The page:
The trio of investigators – former Attorney General Mike Bowers, former DeKalb County District Attorney Bob Wilson and Richard Hyde, a former Atlanta police officer who investigates judicial misconduct – spent more than 10 months looking into allegations of widespread cheating on the CRCT in Atlanta schools.


Former Gov. Sonny Perdue appointed them last August because he was dissatisfied with how the district responded to the state’s finding high numbers of suspicious erasures on the 2009 CRCT in 58 Atlanta elementary and middle schools.


By October, 50 of the GBI’s 240 agents were assisting with the inquiry, visiting schools across the district to interview teachers and administrators.


The special investigators delivered their conclusions to Deal’s office on Thursday. The governor announced last week he would discuss the report during a news conference today in the Capitol.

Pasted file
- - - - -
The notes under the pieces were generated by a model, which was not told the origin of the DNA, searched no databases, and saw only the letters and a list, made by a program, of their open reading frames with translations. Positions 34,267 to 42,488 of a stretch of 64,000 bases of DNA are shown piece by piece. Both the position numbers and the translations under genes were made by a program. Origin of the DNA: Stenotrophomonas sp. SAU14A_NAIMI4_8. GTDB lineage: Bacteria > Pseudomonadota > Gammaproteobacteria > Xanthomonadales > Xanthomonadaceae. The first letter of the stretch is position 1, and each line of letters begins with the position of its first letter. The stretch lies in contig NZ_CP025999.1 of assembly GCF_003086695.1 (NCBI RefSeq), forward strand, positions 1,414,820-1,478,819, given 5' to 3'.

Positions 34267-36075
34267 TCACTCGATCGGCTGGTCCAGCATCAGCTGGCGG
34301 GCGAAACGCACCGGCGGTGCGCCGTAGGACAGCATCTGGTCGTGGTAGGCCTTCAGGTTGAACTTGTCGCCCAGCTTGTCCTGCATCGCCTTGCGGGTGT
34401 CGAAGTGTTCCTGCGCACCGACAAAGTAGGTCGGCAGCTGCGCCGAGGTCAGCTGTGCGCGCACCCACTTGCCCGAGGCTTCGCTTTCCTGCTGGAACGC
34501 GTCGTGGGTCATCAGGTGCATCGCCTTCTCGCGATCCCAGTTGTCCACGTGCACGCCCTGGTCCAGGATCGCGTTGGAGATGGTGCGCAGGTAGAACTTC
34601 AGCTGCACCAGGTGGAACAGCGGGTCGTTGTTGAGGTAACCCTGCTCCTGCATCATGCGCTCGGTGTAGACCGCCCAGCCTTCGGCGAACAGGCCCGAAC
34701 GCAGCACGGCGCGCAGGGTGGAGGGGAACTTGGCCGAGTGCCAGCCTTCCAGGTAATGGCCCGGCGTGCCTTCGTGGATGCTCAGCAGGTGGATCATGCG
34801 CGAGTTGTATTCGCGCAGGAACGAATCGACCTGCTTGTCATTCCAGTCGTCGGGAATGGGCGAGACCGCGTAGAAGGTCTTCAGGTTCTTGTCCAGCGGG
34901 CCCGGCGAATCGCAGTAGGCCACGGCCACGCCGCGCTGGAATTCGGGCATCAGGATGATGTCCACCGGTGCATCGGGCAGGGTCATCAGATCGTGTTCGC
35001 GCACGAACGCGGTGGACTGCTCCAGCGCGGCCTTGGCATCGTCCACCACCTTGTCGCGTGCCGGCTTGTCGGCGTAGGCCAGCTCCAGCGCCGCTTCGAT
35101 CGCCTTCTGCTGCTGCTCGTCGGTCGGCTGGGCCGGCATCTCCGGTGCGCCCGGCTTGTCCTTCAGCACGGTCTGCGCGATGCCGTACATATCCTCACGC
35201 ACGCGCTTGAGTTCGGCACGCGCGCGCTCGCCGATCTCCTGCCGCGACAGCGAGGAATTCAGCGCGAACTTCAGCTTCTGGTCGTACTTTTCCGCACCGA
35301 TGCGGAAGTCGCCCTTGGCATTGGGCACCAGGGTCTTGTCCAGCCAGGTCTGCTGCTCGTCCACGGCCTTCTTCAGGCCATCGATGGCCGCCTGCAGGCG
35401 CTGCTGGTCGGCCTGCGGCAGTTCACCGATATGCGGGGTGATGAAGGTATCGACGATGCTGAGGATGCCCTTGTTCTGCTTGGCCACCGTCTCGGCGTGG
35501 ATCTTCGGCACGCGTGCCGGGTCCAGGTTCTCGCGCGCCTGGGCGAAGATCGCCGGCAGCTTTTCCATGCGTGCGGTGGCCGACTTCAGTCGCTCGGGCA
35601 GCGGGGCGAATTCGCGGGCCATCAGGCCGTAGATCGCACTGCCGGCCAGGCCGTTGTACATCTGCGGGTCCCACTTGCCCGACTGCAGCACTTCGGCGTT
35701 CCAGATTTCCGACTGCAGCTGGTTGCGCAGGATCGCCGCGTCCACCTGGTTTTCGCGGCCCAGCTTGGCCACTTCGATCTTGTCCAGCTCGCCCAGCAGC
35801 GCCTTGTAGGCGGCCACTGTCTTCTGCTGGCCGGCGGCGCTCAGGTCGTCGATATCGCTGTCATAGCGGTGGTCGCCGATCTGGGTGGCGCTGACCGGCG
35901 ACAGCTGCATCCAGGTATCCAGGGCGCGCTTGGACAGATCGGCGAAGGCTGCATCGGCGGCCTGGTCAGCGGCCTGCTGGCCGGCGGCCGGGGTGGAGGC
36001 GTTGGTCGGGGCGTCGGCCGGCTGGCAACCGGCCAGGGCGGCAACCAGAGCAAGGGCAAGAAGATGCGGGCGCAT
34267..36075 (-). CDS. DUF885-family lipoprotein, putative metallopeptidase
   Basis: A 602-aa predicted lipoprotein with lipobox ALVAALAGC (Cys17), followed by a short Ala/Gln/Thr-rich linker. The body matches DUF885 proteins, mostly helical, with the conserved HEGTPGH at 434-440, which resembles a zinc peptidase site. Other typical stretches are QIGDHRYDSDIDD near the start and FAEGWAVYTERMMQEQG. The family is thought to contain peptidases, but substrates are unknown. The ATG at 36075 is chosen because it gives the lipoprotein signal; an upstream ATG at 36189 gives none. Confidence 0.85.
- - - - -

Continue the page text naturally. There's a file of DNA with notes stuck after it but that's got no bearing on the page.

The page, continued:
The investigators did not return calls seeking comment over the weekend.

School district officials had not seen the report on Monday and would have no comment, spokesman Keith Bromery said.


The report’s release comes less than a week after Hall departed from the district. It is likely to provide the harshest critique to date of her 12-year tenure, which reached an apex in 2009 when she was named Superintendent of the Year for the nation.


Hall has repeatedly denied any involvement in cheating. For years, she disputed all allegations of widespread cheating in the district. But last month, in a farewell video to her staff, she finally acknowledged wrongdoing – by other district employees.